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Israel’s immigration ministry to refocus efforts on the West

According to an Aliyah Ministry official, the war in Ukraine has led to a wave of immigration from former Soviet-bloc countries.

Ukrainian Jewish immigrants arrive at Ben-Gurion International Airport in Tel Aviv as part of an aliyah from Ukraine on Feb. 20, 2022. Photo by Tomer Neuberg/Flash90.
Ukrainian Jewish immigrants arrive at Ben-Gurion International Airport in Tel Aviv as part of an aliyah from Ukraine on Feb. 20, 2022. Photo by Tomer Neuberg/Flash90.

In part due to the war in Ukraine, Israel is reorienting its immigration efforts from former Soviet Union countries to Western nations, such as France and the United States.

Israel’s Aliyah and Integration Minister Ofir Sofer has recommended the redistribution of the ministry’s budget, which will see funds meant to promote immigration from the former Soviet bloc slashed almost in half, from $8 million to $4.5 million. Instead, the funds will be directed to encourage immigration first and foremost from France.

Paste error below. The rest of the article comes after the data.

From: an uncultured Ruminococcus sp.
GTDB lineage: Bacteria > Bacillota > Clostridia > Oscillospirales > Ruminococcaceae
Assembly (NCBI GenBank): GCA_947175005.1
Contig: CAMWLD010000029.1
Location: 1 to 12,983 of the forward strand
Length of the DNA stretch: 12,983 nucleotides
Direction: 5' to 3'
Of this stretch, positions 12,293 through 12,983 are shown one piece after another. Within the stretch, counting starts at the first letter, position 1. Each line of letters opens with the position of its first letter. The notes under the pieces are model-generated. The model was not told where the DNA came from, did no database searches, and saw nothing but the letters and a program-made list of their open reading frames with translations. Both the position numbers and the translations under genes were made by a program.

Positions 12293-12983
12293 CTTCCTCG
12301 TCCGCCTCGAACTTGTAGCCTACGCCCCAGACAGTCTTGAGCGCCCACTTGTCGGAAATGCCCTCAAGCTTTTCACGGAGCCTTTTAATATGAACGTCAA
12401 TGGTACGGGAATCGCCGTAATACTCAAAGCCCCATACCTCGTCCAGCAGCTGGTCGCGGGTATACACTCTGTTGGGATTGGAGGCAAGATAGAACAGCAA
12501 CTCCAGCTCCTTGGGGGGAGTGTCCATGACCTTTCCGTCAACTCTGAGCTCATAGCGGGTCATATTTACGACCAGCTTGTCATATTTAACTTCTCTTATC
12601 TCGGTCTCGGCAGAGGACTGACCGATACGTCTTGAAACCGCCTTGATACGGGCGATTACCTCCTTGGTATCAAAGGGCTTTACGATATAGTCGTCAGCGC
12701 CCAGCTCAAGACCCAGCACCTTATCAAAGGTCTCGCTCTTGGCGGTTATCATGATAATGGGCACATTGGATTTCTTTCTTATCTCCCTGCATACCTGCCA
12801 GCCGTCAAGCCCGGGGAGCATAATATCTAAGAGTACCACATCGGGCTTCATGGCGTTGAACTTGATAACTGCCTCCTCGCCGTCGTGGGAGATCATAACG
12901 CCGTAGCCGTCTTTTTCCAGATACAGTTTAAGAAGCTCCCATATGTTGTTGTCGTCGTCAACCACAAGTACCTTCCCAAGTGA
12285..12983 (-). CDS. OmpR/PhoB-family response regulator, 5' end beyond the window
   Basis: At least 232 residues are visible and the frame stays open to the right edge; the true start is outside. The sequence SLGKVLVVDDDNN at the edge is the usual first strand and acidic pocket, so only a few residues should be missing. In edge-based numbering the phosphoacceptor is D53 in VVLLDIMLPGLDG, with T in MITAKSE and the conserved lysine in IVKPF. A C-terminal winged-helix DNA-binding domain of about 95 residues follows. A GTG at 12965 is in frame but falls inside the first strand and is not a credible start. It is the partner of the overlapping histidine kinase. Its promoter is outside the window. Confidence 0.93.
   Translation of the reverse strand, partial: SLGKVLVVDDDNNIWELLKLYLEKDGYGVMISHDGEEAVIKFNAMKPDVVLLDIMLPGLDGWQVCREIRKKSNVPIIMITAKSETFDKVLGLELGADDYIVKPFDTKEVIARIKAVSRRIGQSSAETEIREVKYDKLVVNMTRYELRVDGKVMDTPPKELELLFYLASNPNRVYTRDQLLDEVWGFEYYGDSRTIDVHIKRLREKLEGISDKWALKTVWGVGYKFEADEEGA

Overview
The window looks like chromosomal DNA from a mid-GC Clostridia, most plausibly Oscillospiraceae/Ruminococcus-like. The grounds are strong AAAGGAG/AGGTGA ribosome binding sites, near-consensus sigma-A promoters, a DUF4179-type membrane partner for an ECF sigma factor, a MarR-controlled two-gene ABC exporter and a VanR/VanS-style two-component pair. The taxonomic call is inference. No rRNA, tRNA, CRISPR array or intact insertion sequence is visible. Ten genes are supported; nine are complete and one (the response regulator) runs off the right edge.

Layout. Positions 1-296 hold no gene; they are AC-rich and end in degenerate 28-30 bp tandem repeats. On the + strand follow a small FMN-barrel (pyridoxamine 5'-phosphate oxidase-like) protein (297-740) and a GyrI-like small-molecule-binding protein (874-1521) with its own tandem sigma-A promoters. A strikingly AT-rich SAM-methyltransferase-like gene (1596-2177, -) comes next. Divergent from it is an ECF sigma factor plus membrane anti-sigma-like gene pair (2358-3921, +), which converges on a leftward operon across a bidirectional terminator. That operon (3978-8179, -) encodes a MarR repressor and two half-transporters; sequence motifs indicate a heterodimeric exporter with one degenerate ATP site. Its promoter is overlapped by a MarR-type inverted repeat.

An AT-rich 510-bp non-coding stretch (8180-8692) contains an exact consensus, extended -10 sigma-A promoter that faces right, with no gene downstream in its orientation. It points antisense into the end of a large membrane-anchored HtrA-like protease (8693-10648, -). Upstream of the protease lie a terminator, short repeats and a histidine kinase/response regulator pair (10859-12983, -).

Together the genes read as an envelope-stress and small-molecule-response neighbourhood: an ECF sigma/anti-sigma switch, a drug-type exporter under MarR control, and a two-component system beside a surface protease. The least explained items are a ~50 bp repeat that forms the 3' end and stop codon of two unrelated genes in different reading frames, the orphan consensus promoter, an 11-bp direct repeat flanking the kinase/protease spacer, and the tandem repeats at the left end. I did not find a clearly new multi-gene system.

A senior ministry official explained that there was simply no need to encourage immigration from Eastern Europe, as the Ukraine war led to a mass migration to Israel. 

“Since the outbreak of the war, 100,00 people from Ukraine and Russia have moved to Israel,” the official explained. 

In contrast, he said, Israel has seen a steady decline in immigration from Western nations, partially due to a lack of encouragement by the ministry. 

“We have seen a consistent decrease both from France, where there are about 200,000 Jews, and from the United States. There was no effort on Israel’s part, of the Jewish Agency, to promote immigration from these countries. Since the nations of the former Soviet Union already have mass immigration following the war, it is more correct to direct the state efforts where they are required,” the official said.

The official stressed that the change will not impact those immigrating from former Soviet Union countries and that immigrants “will continue to enjoy the benefits that immigrants from those nations receive today.”

Originally published by Israel Hayom.

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